Ahh… the beauty of color genetics. Just as beautiful as the rabbits that hold this rainbow of colors we call black, blue, chocolate, lilac, opal, lynx, otter, etc. This is a fairly basic article, but my hope is to clarify some basic rules and genetic mumbo jumbo to those who may have little understanding of genetics. If you are bored or already know this stuff, hang in there. Look for more about color genetics in future newsletters, where I may delve in to a little more advanced material.
As a respected mentor of mine, Betty Chu (English Angora breeder) once said to me, “breeding without knowing color genetics is like breeding in the dark”. How I could not agree more, although there was a time that I struggled, exclaiming, “I WILL NEVER GET THIS!” This is my reason for this article.
Well, I got it. And, if you have not already, guess what… YOU CAN TOO.
Standby while I attempt to make some sense out of what is, to many, a very confusing subject. Please keep in mind that my personal expertise lies in Angora color genetics, although many or most genetic principles hold true across the board. For example, in French Angora, the proper term for what is called Sable Point in most other breeds is “Black Pearl”. However, the principle still holds true that we NEVER mix shaded colors (Sable Point and Black Pearl are both shadeds—same color, different name, depending on breed) with agouti.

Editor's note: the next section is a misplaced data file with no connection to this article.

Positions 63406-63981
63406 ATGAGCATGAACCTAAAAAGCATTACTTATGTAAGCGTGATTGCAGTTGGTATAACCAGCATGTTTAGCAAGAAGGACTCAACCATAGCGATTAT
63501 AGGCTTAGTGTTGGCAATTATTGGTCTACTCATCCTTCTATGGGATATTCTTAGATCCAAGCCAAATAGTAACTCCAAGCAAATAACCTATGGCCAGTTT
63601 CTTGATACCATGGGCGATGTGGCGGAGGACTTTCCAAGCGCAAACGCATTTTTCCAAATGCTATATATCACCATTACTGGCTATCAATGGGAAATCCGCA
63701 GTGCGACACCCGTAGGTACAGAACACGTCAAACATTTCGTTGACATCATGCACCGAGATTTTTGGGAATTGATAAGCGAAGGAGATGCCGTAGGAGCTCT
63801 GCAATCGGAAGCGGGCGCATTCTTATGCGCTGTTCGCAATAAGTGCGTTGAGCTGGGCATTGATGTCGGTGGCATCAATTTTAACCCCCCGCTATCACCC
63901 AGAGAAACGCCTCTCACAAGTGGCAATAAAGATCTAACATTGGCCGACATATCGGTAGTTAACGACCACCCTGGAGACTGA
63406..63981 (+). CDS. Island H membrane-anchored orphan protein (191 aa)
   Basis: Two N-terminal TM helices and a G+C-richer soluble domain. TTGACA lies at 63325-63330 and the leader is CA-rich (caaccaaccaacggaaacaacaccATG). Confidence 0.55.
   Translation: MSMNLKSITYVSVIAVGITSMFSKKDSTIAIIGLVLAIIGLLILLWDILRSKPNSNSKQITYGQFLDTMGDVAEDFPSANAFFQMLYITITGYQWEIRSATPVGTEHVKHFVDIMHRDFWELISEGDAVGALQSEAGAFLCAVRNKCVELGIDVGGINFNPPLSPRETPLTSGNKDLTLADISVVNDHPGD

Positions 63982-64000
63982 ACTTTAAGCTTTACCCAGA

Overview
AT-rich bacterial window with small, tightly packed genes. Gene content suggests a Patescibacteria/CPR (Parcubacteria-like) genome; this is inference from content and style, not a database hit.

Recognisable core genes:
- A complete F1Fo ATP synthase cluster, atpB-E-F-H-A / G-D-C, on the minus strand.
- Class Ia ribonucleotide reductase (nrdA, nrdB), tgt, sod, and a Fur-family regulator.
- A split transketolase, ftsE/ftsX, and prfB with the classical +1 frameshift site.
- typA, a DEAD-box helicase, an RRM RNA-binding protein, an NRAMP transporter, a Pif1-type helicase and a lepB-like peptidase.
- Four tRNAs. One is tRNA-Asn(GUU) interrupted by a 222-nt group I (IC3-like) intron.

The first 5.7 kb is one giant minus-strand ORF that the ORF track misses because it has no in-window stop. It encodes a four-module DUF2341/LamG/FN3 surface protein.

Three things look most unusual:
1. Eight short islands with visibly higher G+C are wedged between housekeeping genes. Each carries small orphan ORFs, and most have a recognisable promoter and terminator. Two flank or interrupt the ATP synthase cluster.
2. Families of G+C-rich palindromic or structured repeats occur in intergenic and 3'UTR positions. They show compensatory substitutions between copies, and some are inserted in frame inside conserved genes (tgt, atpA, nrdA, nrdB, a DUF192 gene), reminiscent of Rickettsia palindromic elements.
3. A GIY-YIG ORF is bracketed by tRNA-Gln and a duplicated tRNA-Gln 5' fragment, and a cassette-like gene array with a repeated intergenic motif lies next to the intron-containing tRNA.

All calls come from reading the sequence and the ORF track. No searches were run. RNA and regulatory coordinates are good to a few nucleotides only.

OK! Here goes…
First off, rabbit coloring is made up of a series of five letters, each representing some aspect of the rabbit’s coloring.
The rabbit has two copies of each letter, one received from each parent.
Lowercase vs. capital letters have completely different meaning. These letters, simplified, are AABBCCDDEE. This particular color, AABBCCDDEE, would be Chestnut Agouti in Angora. But there are many other letter combinations, resulting in the variety of colors of rabbits that we see today.
1. Big A stands for Agouti vs. little a for non-agouti. Agouti is a dominant gene, the gene responsible for colors where more than one color in on the hair strand, most likely in bands. The best agoutis have the correct color order specified for the agouti color which the rabbit exhibits, and very obvious ring definition (unless we are talking the color, chinchilla, which does require at least one BIG A to be properly expressed, but does not have color rings on the hair shaft), as well as light rings around the eyes and a light-colored tummy (color of rings and tummy specified, depending on Agouti color and breed). Non-agoutis should not have eye circles. In a good agouti, complete eye circles are desired. I will say this throughout the article because the point cannot be made enough: NEVER breed agouti to shaded, AKA c(chl). Doing so can end up in such interesting surprises as a smoke pearl agouti (unshowable, and even if the judge doesn't always catch it--you don't want those mottled genetics in your litters, or to accidentally set customers up for failure). If you are thinking, "OH, NO! I ALREADY MADE THIS MISTAKE!" Don't worry. There is hope, and genetics can be cleaned up with effort. Stay tuned for next month's article about testbreeding using ruby-eyed white.